Who and where are refugees?

Legal definitions and UNHCR statistics

who?

Refugees are people who have been forced to flee their home country and are unable to return because of a well-founded fear of persecution due to race, nationality, religion, or membership in a particular social group or political opinion. All refugees coming to the U.S. have been given legal residency status and permission to work upon their arrival in the United States.

 (Above images and statistics courtesy of Refugee Camp In Your City, 2009)

Asylum-seekers are individuals who have sought international protection and whose claims for refugee status have not yet been determined. Those covered in this report refer to claimants whose individual applications were pending at the end of 2008, irrespective of when they may have been lodged.

Internally displaced persons are people or groups of individuals who have been forced to leave their homes or places of habitual residence, in particular as a result of, or in order to avoid the effects of armed conflict, situations of generalized violence, violations of human rights or natural- or human-made disasters, and who have not crossed an international border. For purposes of UNHCR’s statistics, this population only includes conflict-generated IDPs to whom the Office extends protection and/or assistance. The IDP population includes people in an IDPlike situation. The statistics and images below are from a 2009 report done by the Internal Displacement Monitoring Center.

african art

Most refugees who come to the United States have lived for years or even decades in refugee camps outside their home country. More than likely, refugees have witnessed horrific tragedies which have deeply affected their families and communities.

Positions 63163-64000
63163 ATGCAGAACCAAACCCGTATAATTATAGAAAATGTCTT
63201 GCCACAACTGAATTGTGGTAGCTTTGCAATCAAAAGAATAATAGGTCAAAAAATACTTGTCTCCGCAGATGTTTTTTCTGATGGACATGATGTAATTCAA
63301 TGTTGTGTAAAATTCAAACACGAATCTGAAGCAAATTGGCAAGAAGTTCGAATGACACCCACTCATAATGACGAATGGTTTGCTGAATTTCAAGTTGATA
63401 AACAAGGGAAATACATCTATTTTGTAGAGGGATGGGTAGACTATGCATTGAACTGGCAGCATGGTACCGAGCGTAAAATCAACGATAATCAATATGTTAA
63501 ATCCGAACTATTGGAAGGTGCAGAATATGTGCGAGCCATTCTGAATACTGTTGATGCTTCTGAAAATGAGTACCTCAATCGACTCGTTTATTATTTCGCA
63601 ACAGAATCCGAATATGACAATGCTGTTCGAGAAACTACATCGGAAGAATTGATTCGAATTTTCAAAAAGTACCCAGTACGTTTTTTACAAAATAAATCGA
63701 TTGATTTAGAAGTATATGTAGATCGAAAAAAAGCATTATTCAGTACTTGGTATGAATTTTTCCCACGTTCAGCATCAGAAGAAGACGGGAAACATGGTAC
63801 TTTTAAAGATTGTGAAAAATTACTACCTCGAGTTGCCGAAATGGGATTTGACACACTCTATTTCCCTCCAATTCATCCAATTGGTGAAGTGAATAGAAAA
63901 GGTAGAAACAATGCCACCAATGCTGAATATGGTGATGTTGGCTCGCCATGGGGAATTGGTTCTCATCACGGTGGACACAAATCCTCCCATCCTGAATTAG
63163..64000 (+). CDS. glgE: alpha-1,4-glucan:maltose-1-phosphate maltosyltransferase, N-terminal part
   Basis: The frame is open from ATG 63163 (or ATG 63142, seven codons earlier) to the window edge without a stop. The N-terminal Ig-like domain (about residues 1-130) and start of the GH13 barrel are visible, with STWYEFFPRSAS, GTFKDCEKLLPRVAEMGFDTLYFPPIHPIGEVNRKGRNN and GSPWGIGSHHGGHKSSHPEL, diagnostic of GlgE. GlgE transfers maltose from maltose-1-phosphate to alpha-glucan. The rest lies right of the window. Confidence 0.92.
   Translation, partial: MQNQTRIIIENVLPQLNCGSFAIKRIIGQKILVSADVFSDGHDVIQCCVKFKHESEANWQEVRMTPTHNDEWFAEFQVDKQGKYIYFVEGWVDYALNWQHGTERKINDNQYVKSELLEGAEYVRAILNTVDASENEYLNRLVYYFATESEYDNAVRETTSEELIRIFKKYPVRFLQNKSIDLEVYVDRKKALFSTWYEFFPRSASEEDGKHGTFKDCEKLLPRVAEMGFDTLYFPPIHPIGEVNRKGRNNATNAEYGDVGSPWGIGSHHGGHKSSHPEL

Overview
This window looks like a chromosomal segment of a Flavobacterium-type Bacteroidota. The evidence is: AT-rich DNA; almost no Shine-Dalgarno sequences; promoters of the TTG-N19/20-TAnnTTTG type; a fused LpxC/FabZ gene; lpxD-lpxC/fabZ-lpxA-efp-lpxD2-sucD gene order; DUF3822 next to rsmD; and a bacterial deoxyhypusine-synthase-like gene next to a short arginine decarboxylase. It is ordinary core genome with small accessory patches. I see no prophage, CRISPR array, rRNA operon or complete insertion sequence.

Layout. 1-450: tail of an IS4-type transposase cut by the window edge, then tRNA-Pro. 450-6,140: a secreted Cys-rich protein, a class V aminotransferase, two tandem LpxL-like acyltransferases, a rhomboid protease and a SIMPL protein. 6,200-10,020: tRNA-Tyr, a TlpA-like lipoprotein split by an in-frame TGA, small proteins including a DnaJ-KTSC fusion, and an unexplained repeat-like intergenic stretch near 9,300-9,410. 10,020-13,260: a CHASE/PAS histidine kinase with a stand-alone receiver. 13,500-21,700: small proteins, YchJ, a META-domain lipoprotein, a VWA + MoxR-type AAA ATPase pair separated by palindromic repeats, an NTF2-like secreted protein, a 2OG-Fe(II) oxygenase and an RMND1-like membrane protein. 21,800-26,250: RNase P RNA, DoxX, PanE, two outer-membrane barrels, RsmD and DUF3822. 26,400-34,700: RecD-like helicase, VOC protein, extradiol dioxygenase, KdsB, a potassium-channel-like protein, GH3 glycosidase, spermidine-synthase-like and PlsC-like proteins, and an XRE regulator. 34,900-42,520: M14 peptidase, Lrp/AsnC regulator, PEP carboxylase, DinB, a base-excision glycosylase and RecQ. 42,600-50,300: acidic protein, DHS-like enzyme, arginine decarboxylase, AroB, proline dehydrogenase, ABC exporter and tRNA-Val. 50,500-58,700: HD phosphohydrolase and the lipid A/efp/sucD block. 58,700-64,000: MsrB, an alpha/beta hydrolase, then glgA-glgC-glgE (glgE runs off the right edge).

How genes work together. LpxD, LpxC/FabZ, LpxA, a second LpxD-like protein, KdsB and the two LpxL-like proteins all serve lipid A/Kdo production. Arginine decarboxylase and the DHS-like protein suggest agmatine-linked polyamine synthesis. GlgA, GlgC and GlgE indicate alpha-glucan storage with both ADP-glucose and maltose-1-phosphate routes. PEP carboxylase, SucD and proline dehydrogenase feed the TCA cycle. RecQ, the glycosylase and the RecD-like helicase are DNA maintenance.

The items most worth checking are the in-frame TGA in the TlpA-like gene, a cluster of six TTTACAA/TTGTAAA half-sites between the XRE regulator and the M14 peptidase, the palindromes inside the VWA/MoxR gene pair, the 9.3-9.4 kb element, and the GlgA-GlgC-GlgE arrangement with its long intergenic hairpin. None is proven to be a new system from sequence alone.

The United States Refugee Resettlement Program is a critical humanitarian undertaking that “demonstrates the compassion of Americans for the world’s most vulnerable people” and “enjoys broad support from U.S. citizens and Congress because it is a life-saving program that creates great opportunities for refugees to renew their lives and futures in the United States” (from the Report to the Congress: Proposed Refugee Admissions for Fiscal Year 2009).

All arriving refugees are resettled through a Voluntary Agency (“Volag”) that has a contract with the federal government to provide basic services for refugees during their first 90 days in the U.S. World Relief Minnesota is one of five Volags located in the Twin Cities.

where?

The are approximately 15.2 million refugees in the world at this time and probably twice that number of internally displaced people. The primary countries for refugee origin are: Columbia, Democratic Republic of Congo, Somalia, Sudan, Bhutan, Burma, Iraq, and Afghanistan. If you want to learn more information about refugees read the UNHCR’s 2011 Global Trends.